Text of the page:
Pestaño: Simultaneous chess exhibition-A A +A
Thursday, January 17, 2013
A SIMULTANEOUS chess exhibition is when one player (typically of high rank, such as a grandmaster) plays multiple games at the same time with a number of other players. Such an exhibition is often referred to simply as a “simul.”
The main activities last week were the two simuls played by Cebuano GM Enrico “Econg” Sevillano against selected chess players, mostly Cepca members, at Colonnade comprising 25 players, while the other one was played at the Sacred Heart School-Ateneo de Cebu gym in Canduman against 40 students, teachers and parents.
I already wrote about the first simul in last week’s column. During the Ateneo simul, only one player managed to win, Atty. Gino Tequillo, while his son, Mico and two others earned draws.
Next time you play a simul against a grandmaster take note of the following tips: 1.
Be sure to take special care in the opening. Play something you know well and play carefully. 2. Play aggressively. Ninety-five percent of all victims in simultaneous displays usually owe their defeat to their own passivity.3. Don’t be afraid to exchange pieces.
There are three kinds of simul--regular like the two above, with a chess clock and one played while blindfolded.
The best result in a clock simul solely against grandmasters is World Champion Garry Kasparov’s performance against a West German team consisting of Vlastimil Hort, Eric Lobron, Matthias Wahls, and Gerald Hertneck at Baden-Baden in 1992. The score was 3-1.
On Feb. 8–9, 2011, Iranian grandmaster Ehsan Ghaem-Maghami achieved the Guinness world record for most simultaneous chess games. He played for 25 hours against 604 players, winning 580 (97.35 percent) of the games, drawing 16, and losing 8.
The most number of players taking part in a multi-simul was organized in El Zócalo, Mexico City on Oct. 21, 2006. About 600 masters played against 20 to 25 opponents each. The total number of players was 13,446. The Guinness Book of Records acknowledged the event as the largest one held in a single day.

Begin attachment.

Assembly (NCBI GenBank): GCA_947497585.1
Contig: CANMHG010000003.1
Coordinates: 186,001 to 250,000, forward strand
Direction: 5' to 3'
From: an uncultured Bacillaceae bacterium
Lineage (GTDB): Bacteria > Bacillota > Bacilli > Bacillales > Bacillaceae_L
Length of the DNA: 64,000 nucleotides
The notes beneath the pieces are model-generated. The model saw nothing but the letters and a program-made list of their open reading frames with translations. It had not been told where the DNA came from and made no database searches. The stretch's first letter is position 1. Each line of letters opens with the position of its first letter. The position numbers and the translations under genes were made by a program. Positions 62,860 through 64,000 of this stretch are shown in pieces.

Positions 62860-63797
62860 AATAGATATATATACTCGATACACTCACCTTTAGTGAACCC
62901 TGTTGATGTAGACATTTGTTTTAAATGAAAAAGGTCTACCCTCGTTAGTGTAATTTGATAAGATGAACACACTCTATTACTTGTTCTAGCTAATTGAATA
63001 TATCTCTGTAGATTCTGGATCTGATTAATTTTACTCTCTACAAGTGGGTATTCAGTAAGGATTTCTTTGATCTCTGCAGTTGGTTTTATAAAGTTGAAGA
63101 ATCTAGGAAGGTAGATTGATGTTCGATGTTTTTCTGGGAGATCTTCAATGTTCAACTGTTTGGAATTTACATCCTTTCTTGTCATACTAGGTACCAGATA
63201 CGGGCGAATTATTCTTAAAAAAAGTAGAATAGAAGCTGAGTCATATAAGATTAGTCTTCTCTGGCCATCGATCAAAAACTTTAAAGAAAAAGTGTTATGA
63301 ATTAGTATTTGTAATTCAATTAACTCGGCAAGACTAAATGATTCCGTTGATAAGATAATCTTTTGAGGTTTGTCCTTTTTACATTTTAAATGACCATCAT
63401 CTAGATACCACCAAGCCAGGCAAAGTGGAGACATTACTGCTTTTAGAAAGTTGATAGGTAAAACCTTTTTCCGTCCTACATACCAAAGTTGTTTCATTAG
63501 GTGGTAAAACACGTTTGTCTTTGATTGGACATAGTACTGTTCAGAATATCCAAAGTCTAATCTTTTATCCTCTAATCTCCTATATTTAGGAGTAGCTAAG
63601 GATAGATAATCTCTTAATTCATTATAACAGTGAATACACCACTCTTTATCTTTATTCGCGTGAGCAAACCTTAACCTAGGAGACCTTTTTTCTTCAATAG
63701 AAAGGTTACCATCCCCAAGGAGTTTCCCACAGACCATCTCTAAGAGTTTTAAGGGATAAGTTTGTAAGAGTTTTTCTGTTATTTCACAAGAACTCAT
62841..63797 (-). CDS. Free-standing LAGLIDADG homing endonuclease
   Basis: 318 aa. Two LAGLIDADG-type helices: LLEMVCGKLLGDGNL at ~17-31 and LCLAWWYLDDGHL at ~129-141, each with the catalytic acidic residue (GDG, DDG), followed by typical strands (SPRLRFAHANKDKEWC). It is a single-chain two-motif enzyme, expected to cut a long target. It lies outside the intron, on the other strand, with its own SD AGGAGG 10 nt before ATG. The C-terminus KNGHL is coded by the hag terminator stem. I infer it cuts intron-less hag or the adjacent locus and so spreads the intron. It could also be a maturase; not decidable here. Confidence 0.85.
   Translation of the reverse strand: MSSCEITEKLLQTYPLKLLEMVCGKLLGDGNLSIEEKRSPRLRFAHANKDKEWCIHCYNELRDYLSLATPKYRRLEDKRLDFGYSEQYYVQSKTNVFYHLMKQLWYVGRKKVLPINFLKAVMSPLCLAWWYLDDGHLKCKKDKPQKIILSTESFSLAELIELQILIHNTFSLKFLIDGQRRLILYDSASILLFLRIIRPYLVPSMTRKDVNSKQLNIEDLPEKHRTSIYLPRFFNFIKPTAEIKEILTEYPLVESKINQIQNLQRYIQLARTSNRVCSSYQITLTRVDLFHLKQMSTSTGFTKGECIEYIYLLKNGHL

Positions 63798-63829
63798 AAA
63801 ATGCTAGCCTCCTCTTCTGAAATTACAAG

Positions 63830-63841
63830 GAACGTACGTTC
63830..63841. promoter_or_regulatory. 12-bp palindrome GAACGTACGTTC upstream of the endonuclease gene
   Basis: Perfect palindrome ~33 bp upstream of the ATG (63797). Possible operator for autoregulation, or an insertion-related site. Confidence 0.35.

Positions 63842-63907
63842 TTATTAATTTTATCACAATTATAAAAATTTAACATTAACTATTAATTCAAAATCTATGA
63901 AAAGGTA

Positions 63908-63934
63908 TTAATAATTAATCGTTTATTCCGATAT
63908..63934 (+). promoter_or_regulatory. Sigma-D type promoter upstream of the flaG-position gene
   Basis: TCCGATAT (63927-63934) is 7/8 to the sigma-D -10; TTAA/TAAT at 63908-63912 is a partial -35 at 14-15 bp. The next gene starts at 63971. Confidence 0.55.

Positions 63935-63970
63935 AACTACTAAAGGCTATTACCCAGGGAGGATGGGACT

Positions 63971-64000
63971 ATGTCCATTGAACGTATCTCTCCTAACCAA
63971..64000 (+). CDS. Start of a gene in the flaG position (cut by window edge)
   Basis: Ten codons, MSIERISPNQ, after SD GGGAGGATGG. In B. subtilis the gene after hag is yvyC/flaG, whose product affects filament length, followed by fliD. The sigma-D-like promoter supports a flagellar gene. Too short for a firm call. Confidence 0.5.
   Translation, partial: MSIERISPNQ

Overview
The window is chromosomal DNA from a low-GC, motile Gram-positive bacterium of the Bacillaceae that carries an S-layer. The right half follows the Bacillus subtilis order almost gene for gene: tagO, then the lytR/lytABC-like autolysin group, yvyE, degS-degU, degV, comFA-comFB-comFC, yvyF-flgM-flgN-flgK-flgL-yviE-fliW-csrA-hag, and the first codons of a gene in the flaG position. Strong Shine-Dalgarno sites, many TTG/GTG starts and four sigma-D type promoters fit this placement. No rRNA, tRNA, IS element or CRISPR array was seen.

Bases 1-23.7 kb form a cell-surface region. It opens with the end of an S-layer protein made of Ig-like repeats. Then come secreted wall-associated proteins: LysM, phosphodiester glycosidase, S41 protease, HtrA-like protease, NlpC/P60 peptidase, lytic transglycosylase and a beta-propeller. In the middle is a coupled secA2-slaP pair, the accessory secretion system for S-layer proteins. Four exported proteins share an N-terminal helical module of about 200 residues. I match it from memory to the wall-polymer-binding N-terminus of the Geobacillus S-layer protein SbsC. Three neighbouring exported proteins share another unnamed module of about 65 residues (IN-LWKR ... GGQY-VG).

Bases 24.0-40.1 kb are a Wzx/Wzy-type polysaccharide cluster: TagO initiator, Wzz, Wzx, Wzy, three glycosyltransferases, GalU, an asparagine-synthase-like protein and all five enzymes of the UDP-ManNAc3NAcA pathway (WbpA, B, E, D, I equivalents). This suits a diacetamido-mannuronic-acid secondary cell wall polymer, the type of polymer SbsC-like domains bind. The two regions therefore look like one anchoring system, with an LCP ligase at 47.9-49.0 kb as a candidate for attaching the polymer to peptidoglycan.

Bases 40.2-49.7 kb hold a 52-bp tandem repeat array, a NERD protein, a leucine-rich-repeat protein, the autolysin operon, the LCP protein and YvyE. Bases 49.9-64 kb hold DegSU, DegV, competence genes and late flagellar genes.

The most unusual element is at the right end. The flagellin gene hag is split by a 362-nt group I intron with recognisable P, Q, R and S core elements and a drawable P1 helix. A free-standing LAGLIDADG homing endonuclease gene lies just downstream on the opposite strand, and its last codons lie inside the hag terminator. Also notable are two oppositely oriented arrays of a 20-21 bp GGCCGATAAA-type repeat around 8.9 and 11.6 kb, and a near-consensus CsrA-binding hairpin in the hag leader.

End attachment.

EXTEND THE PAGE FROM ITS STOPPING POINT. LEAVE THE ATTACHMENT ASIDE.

The absolute worst result in a simultaneous exhibition was two wins and 18 losses by Joe Hayden, aged 17, 1977. Twenty showed up to play and Hayden lost 18 of the games (including one to a seven-year-old). His two wins were scored against his mother and a player who got tired of waiting and left in mid-game, thus forfeiting the game..
The legendary Miguel Najdorf played 45 opponents in a blindfold simul in São Paulo in 1947, with the result of 39 wins, four draws and two losses. A new world record was set by the German Marc Lang in November 2011 in Sontheim, Germany by playing 46 opponents simultaneously and blindfolded. He had 25 wins, 19 draws and just two losses.
Simultaneous blindfold exhibitions were officially banned in 1930 in the USSR as they were deemed to be a health hazard. Mikhail Botvinnik also warned against it.
Sinulog. Contributor KC Morala wrote, “Rogelio Enriquez, Jr. outdid 71 other participants to win the title in the Sinulog Open Chess Tournament held at the Colonnade Mall last Jan. 12-13.
Enriquez, who is the coach of the University of San Jose-Recoletos team, won his last round to secure at 6.5 points. Yves Christian Fiel was tied for second with Richard Natividad, half a point behind.
Meanwhile, I got the top lady title. Half a point behind were Shaira Monsalud, Airene Robillos and Vic Glysen Derotas, who shared the second to fourth places.
The Balbona brothers, James Andrew and John Francis, shared the title in the kiddes section . Adrian Basilgo and Edel Vosotros tied for third and fourth places.
The tournaments were participated by a total of 110 chess enthusiasts and was officiated by FA Marvin Ruelan, NA Nestor Costan and NM Roger Abella.”
Published in the Sun.Star Cebu newspaper on January 18, 2013.